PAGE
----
In his short book “In That Time,” Daniel H. Weiss sensitively recounts O’Donnell’s truncated life and assesses the war that so traumatized America (and devastated Vietnam) a half-century ago. O’Donnell loved literature, poetry and music, but did not thrive in college. As U.S. involvement in Vietnam spiked, reaching 200,000 troops by 1966, O’Donnell felt the draft closing in. After it claimed Sullivan, he enlisted in the Army to become an officer and a pilot, hoping that the war would end before his intensive flight training finished. It didn’t.

Once in Vietnam, flying a grueling regimen, Capt. O’Donnell quickly came to question the war’s morality — and his own prospects for surviving it. The poems he scribbled in spare hours, intended to become a book (“Letters From Pleiku”), circulated among soldiers after his death like precious samizdat. “Each of us is a can of tomato paste,” he reflected in one poem around the time his contemporaries gathered on the Mall; in another he noticed the “void” of a dead fellow soldier “sticking to my ceiling and the screens in the windows of my room.” In December, he wrote:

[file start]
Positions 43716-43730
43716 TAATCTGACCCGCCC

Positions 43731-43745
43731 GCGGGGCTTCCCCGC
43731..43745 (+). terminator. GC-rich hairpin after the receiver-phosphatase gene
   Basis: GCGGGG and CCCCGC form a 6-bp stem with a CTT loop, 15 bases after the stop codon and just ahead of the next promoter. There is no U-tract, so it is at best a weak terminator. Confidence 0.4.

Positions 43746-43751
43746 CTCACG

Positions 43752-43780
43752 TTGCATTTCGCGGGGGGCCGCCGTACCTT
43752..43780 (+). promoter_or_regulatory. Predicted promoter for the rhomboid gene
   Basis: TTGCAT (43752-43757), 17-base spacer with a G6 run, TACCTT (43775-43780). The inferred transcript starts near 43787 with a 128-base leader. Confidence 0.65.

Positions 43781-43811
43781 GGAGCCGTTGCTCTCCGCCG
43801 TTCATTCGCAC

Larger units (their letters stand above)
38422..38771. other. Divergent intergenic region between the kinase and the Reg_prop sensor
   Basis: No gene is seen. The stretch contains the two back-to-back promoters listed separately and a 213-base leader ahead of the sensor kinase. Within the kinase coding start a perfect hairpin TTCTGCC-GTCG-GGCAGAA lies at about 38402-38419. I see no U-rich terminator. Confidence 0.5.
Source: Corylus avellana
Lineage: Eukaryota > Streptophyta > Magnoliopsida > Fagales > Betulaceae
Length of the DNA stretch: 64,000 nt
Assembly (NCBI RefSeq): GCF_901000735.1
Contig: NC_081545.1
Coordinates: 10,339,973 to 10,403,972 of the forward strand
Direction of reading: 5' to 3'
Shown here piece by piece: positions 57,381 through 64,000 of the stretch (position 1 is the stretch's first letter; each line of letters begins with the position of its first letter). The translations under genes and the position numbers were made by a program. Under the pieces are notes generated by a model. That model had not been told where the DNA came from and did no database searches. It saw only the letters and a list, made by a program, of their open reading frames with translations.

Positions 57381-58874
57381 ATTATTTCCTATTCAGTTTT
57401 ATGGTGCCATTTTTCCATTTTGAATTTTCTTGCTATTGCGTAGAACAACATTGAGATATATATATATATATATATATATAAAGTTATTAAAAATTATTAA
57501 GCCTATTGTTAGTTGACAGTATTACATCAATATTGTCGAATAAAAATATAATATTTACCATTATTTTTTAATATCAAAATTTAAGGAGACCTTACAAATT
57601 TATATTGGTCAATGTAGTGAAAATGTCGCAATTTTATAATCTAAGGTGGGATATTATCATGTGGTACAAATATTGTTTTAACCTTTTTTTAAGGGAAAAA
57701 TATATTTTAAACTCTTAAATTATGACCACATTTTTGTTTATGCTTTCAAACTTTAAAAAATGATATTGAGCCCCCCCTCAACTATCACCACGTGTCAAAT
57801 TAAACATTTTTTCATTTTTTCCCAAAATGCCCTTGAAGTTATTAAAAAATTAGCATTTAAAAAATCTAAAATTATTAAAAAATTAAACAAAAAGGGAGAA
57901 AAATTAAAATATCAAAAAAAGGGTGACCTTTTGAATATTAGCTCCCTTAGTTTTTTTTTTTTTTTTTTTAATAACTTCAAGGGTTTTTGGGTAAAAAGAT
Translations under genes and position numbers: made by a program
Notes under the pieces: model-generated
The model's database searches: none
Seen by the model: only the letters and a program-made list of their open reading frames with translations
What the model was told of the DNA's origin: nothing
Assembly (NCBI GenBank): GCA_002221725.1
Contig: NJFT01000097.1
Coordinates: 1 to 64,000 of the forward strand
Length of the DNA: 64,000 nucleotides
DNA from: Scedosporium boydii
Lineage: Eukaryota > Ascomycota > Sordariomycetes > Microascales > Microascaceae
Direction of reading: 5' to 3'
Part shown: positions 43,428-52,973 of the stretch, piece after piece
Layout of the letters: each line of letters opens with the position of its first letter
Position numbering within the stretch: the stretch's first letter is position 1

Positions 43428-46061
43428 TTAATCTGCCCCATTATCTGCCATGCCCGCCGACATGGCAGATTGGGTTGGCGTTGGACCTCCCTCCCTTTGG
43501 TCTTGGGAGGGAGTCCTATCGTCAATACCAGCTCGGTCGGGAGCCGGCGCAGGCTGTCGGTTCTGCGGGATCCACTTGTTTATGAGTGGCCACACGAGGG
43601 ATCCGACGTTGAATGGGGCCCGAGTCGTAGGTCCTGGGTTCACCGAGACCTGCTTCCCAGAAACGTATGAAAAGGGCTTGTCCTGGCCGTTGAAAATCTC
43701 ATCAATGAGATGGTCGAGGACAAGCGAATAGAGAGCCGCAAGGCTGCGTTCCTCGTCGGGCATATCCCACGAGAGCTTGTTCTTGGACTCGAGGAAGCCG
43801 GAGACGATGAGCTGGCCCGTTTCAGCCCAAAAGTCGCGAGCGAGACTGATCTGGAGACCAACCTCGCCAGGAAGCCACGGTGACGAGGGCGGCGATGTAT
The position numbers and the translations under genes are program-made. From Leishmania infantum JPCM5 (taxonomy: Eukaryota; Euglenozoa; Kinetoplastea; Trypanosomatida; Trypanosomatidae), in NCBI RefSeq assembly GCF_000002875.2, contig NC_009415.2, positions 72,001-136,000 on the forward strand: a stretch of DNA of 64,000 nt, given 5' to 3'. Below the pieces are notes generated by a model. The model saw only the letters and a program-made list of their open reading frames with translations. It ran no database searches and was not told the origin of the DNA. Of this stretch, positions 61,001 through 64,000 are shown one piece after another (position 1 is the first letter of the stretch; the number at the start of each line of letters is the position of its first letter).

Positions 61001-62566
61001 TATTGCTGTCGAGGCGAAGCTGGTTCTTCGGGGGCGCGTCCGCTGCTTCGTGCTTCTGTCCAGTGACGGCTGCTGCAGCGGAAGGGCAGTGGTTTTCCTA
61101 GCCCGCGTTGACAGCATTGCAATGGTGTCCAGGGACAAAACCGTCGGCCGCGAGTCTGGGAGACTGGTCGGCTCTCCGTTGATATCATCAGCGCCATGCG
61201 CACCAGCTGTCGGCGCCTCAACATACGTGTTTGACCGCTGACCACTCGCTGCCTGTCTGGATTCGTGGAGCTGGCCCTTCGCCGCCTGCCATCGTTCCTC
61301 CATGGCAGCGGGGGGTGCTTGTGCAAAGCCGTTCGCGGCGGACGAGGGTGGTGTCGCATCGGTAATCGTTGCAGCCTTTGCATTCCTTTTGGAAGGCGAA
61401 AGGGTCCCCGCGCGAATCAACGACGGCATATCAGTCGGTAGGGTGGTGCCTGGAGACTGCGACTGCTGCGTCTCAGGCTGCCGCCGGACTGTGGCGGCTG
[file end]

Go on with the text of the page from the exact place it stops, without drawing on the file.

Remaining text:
Heaven knows

I’m not so proud

of everything I’ve done.

I mean I’ve let some

people down.

And Heaven knows

there’s so many things

left

I’ve got to do.

God knows I’m not so

sure of Him

these days.

He also knows why

people

are bleeding to death

in the back

of my helicopter

and He understands